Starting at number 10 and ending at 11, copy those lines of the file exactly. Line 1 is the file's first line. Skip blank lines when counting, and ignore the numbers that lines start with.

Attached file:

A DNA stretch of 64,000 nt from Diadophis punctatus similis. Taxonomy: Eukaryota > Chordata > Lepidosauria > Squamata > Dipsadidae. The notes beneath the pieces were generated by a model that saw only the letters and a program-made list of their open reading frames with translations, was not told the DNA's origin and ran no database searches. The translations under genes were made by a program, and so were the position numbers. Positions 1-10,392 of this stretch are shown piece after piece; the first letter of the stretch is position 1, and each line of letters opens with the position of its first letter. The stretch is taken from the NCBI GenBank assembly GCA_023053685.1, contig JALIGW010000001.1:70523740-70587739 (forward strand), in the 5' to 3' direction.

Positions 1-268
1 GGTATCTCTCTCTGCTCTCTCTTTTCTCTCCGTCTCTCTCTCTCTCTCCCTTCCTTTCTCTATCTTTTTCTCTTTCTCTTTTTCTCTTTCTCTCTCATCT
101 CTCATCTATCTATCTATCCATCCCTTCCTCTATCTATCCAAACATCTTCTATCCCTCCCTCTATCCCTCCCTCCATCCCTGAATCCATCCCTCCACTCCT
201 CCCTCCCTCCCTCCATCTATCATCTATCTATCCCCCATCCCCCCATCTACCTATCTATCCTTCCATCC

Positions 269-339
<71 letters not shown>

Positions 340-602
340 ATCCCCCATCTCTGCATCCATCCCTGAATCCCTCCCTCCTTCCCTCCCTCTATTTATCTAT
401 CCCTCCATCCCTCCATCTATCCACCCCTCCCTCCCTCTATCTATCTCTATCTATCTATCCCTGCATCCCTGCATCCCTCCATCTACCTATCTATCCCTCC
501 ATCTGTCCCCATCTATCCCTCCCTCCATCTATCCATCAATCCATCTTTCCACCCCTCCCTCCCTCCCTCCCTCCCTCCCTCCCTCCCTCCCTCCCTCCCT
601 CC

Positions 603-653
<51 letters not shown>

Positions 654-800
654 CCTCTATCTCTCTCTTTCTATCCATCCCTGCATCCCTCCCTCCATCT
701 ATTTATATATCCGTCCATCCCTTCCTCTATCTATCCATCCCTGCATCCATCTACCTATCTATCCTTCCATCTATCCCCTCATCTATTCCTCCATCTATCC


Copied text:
401 CCCTCCATCCCTCCATCTATCCACCCCTCCCTCCCTCTATCTATCTCTATCTATCTATCCCTGCATCCCTGCATCCCTCCATCTACCTATCTATCCCTCC
501 ATCTGTCCCCATCTATCCCTCCCTCCATCTATCCATCAATCCATCTTTCCACCCCTCCCTCCCTCCCTCCCTCCCTCCCTCCCTCCCTCCCTCCCTCCCT